Writing Plays/Screenwriting/selling a story idea


QUESTION: Hello Mr. Pearson
Sometimes I see on TV show or movie "Story Idea by" or "Based on a story idea by"
Is it possible to sell a story idea and protect it so it isn't stolen?
I have a great idea for "Sherlock" series.

ANSWER: Hi Demetrius,
There are some hard realities about breaking into television that you should be aware of.  Ideas and scripts for television shows are not bought from writers unknown to producers or networks. Scripts for television shows are written by staff writers, who typically have long lists of writing credits.  Breaking into TV writing is a long tedious process, and you need to do a lot of writing and "knocking on doors" before it could possibly happen.

Do you have the kind of persistence and determination required?

Also, almost all the writers working in television live either in Los Angeles or New York.  I doubt that it's possible for a newbie to break into TV writing if he or she does not live in one of those two places.  If you're a Canadian or an Australian you can create a TV career in those markets, but it's even tougher there.

I'd be happy to send you much more extensive material from my archives that will give you details.  When you've read it all, please feel free to e-mail me (barry@createyourscreenplay.com) with follow up questions.

My best advice to writers starting out on a career is to write prose and get published.  That is, short stories, novels, magazine articles.  There are many hundreds of markets for these on the internet and in print.  Some pay, some do not.  Don't quit your day job.

If you're determined to write for TV, write a 90 page spec feature film first so that you can show it as a sample of your work.

I'll look forward to your e-mail.

---------- FOLLOW-UP ----------

Lets say I had no screenwriting experience but I was watching my favorite show. I could say "what if there was an episode where the captain went back in time and with his knowledge helped win the civil war and then.." (assume its a good idea)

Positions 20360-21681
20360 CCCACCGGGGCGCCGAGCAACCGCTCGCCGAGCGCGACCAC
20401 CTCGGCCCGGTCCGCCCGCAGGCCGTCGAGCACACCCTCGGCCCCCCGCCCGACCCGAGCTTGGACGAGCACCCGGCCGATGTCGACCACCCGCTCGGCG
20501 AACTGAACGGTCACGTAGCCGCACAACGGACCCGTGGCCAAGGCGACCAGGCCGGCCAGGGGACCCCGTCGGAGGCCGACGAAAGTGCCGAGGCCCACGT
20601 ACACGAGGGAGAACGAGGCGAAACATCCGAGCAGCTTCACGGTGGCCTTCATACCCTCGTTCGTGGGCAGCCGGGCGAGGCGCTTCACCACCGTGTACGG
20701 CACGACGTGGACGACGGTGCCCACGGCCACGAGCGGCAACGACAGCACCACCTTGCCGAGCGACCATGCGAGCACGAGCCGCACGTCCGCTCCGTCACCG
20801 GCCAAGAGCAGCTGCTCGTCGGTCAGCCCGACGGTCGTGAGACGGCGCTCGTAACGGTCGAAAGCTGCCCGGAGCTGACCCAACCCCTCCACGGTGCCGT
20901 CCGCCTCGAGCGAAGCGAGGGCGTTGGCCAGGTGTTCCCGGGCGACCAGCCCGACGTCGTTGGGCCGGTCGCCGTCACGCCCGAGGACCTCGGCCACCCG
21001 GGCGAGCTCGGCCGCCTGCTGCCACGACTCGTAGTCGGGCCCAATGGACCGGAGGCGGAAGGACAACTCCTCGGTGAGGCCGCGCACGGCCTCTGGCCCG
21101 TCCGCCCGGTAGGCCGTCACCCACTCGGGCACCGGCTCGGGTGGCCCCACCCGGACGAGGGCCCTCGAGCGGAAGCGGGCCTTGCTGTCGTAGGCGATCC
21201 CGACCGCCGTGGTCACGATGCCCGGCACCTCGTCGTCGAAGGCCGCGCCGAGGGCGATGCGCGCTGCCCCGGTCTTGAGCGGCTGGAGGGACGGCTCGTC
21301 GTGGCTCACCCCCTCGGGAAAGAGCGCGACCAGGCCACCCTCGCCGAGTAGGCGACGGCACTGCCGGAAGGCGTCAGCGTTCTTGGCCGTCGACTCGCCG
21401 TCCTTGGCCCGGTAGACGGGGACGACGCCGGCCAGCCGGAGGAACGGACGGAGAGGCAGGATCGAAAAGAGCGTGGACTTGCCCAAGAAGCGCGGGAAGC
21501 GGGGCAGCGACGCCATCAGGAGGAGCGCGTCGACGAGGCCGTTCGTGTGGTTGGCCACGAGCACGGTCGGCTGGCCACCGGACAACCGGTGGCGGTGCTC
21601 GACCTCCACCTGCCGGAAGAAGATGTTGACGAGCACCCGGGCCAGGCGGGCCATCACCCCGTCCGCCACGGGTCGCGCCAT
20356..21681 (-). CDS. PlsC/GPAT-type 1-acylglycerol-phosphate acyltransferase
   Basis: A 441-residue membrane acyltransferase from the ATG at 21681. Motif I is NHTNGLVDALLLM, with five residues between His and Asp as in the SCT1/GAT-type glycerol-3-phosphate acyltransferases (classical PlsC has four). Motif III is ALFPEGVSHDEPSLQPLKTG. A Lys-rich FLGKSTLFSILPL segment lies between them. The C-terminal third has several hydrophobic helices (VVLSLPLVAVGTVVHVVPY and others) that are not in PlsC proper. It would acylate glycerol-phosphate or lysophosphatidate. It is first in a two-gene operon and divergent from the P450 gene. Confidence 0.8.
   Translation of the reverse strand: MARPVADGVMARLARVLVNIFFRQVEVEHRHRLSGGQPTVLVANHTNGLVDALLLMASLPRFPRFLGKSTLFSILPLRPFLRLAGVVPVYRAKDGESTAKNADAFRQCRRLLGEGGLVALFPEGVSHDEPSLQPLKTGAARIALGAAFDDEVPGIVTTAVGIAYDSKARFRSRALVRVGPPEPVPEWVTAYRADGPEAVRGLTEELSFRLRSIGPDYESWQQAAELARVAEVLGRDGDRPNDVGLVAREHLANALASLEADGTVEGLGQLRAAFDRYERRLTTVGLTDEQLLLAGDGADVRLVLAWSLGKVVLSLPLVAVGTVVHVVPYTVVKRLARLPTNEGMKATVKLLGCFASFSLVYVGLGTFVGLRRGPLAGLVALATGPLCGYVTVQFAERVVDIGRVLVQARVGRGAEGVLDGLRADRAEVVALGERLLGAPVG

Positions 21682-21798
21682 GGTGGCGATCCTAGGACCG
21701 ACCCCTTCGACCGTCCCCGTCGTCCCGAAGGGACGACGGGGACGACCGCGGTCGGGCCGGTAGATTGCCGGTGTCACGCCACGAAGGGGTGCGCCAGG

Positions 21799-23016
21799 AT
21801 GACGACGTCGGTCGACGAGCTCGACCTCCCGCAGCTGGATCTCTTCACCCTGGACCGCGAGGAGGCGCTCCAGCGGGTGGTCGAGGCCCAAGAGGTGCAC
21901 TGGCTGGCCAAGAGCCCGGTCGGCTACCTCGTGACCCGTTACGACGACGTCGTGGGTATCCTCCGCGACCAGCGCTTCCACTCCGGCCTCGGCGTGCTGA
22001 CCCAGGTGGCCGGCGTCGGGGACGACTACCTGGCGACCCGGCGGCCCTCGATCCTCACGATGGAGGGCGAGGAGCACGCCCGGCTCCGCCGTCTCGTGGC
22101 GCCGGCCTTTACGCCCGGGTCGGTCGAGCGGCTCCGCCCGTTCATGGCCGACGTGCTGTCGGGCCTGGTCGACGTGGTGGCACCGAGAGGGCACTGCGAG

Would someone pay for a  detailed story idea itself, and not a script?

Hi Demetrius,

Television series productions have a structure and protocol designed to create the scripts they need.

Typically there is a team of writers who all pitch ideas for the season, and there is a "Show Runner" who co-ordinates and controls the writers. This team meets often and brainstorms the ideas, the overall story arcs, and the screenplay assignments.

I don't know of any television series that needs (or will accept) story ideas from you or me, or anyone other than their own writers.

By the way, you should know that "ideas" in and of themselves do not have copyright protection.
The only thing that is protected by copyright law is what you write down concerning your idea. That could be is a description of an idea, a sketch of a character, an outline, or a screenplay.

If you want to learn more please e-mail me at barry@createyourscreenplay.com so I can send you attachments of the details I have in my archive regarding writing for television.

All the best

Writing Plays/Screenwriting